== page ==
Dr; Loosen Archives - Please The Palate
-1
archive,tag,tag-dr-loosen,tag-958,bridge-core-2.3.1,ajax_updown_fade,page_not_loaded,,qode-theme-ver-22.0,qode-theme-bridge,disabled_footer_top,qode_header_in_grid,wpb-js-composer js-comp-ver-6.2.0,vc_responsive
  • All
  • Cocktails
  • Food
  • Lifestyle
  • Podcasts
  • Travel
  • Uncategorized
  • Wine
  • Wine Weirdos
The perfect way to end summer is with bare feet in the sand, eating tasty food, drinking good wine and all for a good cause. That is what An Evening on the Beach is and that is why it is the Please The Palate pick of the week. I look forward to An Evening on the Beach every year. I put the date on my calendar and wait in anticipation. This year, I had a last minute trip up to Mendocino for an event that was set to end at 4pm. I booked the 5:20pm flight out of Santa Rosa and left the event a little early to make my flight. I landed at 6:50pm, hopped in my car and headed straight to the Jonathan Club in Santa Monica. I arrived at 8:00pm, two hours after the event started but nothing would stop me from attending.
This story originally appeared in the Napa Valley Register.
Last week, I wrote about the dry riesling found in Nahe, Germany and the fact that 90 percent of German wine is dry. But fruity, sweet wines do still exist in Germany, specifically produced in the Mosel, Nahe and Rhinegau regions.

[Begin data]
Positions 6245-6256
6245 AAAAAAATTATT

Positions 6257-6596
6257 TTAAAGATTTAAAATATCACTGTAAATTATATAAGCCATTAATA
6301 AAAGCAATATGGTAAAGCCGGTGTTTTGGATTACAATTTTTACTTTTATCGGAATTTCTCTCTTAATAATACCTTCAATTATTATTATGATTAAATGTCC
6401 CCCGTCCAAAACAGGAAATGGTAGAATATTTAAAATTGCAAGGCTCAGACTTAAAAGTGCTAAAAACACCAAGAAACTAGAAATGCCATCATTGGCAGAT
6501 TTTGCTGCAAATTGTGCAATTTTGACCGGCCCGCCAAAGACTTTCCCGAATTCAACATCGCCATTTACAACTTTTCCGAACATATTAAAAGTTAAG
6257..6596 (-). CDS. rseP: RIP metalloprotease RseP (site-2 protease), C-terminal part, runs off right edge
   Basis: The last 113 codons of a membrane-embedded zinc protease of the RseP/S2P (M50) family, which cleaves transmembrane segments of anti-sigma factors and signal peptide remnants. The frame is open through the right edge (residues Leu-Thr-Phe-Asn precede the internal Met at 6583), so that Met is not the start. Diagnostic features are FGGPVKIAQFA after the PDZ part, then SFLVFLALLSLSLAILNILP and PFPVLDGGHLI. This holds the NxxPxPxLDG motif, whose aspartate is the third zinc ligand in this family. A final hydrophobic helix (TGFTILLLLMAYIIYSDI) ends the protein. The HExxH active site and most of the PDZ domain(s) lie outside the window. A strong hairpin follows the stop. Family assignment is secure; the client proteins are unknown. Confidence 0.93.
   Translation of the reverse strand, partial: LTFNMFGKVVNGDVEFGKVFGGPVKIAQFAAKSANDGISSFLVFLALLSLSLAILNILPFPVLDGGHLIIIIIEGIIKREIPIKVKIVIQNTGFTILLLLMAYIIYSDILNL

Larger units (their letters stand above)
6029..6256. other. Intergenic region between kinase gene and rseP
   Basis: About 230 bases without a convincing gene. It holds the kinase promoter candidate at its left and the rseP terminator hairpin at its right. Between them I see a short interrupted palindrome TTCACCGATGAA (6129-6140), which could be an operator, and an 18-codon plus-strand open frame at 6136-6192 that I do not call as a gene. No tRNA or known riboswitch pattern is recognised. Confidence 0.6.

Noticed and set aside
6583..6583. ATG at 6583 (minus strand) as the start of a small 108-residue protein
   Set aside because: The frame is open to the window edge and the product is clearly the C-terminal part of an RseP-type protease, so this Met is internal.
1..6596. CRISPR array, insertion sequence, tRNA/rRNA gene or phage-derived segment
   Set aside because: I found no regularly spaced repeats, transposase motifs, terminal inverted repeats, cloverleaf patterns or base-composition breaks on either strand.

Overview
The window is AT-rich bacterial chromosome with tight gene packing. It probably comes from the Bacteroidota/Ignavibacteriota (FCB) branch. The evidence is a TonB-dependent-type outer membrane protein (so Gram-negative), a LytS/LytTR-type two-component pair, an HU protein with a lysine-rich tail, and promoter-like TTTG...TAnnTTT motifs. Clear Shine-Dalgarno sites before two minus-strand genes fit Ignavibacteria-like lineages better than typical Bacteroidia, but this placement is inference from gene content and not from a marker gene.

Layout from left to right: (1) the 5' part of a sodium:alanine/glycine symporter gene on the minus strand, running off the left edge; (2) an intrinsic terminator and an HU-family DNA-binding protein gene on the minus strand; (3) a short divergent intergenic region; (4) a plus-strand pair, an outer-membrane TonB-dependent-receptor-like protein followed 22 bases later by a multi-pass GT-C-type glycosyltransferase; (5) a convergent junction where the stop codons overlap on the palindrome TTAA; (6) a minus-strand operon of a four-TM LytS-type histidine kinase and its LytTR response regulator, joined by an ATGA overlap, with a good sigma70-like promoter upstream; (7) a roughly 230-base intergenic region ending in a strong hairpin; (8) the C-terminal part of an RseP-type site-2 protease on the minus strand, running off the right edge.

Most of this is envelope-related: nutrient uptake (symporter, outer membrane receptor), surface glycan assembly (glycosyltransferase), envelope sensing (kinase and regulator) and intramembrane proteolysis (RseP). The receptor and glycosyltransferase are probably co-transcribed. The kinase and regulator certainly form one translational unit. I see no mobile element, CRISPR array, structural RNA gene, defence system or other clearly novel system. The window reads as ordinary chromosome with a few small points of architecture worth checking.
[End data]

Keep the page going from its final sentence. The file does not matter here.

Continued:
When we talk about “sweet” wine in Germany, we are not talking about overly sweet, cloying wines. We are talking about wines of finesse. These are wines with fragrance, fruity acidity and a mineral undertone. We are talking about riesling, considered the king of wine grapes in Germany. Of all the white wine grapes, riesling grapes produce the most intense and flavorful wines.
Unlike the dry riesling which is categorized under the VDP (“Verband deutscher Prädikatsweingüter”) system, the sweeter wines are classified under the traditional Pradikatswein. The levels of sweetness will vary and are dependent on when the grapes are picked. There is trocken (dry), kabinett (off-dry), spatlese (late harvest), auslese (select harvest), beerenauslese (berry select harvest) and trockenbeerenauslese (“dry berry select harvest”).
To differentiate between these different styles, it was best described to me by a winemaker who likened these styles to bananas. Kabinett is described as the perfectly yellow banana whereas spatlese is a banana with brown spots. Auslese is the banana that is almost entirely brown and trockenbeerenauslese is a dehydrated, concentrated banana.
The number of food and wine events that take place are numerous. And most of these events support worthwhile causes. But there are a few food and wine events that stand out above the others and one of them is An Evening on the Beach. After all, when you have your bare feet in the sand as you enjoy good food, good wine and good cocktails all for a good cause, then you have a night of good fun. And that is why this week's Please The Palate pick of the week is the annual event An Evening on the Beach. As it still feels likes summer, An Evening on the Beach is the perfect event for a summer evening. The 8th annual event returned to the Jonathan Beach Club in Santa Monica where two dozen restaurants, more than a dozen wineries and a handful of spirits were joined by 700 guests, everyone with their feet in the sand.